How do I tell if my building is considered an “open building”?

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A building is considered open if each wall is at least 80 percent open (ASCE 7-16, Section 26.2, “BUILDING, OPEN”). This condition is expressed for each wall by the equation Ao ≥ 0.8 Ag where


Ao = total area of openings in a wall that receives positive external pressure, in ft2 (m2)

Ag = the gross area of that wall in which Ao is identified, in ft2 (m2)

Open Building

However, a building that meets both the “open” and “partially enclosed” definitions should be considered “open” (ASCE 7-16, Section C26.2, “BUILDING, ENCLOSED; BUILDING OPEN; BUILDING PARTIALLY ENCLOSED”).

From the ASCE 7-16 Commentary C26.2 Definitions:


These definitions relate to the proper selection of internal pressure coefficients, (GCpi). “Enclosed,” “open,” and “partially enclosed” buildings are specifically defined. All other buildings are considered to be “partially open” by definition, although there may be large openings in two or more walls. An example of this would be a parking garage through which the wind can easily pass but which does not meet the definition for either an open or a partially enclosed building. The internal pressure coefficient for such a building would be ±0.18, and the internal pressures would act on the solid areas of the walls and roof. The standard also specifies that a building that meets both the “open” and “partially enclosed” definitions should be considered “open.”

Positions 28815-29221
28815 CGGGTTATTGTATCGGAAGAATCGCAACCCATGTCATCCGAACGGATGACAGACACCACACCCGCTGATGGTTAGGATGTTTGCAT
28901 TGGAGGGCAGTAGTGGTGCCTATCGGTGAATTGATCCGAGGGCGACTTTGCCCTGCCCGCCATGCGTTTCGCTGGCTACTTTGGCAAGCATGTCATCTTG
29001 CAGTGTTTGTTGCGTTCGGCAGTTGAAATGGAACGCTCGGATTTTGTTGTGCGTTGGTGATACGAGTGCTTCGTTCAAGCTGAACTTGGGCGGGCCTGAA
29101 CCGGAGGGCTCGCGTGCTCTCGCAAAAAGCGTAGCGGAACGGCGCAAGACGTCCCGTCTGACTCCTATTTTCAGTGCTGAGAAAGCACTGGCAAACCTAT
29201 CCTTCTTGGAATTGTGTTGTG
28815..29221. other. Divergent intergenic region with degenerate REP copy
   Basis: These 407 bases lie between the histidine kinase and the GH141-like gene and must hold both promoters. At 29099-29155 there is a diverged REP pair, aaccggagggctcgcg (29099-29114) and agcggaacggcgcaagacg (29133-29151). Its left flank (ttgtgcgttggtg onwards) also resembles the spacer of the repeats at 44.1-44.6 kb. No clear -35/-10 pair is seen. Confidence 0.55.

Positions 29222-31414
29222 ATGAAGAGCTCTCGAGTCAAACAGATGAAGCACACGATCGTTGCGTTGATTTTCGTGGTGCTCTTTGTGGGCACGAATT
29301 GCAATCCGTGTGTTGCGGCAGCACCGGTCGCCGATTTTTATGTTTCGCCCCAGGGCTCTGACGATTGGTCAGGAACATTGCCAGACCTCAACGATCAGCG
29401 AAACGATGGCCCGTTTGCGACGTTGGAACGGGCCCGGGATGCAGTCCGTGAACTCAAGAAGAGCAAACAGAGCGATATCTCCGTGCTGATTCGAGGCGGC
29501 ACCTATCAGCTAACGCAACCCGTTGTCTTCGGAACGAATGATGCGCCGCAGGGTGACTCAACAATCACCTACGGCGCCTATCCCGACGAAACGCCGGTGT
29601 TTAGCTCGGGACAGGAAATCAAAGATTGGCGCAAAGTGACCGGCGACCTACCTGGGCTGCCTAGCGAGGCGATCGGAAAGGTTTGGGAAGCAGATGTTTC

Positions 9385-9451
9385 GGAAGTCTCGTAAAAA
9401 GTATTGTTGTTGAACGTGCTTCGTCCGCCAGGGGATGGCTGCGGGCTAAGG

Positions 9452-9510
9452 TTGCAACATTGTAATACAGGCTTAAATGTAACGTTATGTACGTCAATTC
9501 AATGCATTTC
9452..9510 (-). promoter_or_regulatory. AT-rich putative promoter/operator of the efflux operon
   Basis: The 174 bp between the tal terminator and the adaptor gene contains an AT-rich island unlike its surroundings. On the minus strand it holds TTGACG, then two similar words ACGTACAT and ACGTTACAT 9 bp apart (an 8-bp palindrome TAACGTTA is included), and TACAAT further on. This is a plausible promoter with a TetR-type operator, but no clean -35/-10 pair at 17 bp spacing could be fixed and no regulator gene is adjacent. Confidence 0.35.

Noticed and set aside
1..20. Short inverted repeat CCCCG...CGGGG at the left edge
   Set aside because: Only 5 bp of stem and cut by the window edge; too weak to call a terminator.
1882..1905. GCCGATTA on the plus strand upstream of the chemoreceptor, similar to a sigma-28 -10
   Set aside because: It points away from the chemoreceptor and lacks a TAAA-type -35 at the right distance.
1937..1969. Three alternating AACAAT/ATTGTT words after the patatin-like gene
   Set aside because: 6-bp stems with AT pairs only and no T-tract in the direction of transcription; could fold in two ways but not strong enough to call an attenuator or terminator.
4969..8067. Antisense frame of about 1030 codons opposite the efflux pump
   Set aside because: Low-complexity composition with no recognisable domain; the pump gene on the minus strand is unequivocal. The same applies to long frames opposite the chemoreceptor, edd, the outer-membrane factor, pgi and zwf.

See also “Enclosed Building”  and “Partially Enclosed Building


Last Update: March 31, 2021  

March 26, 2016  Codes & Standards  
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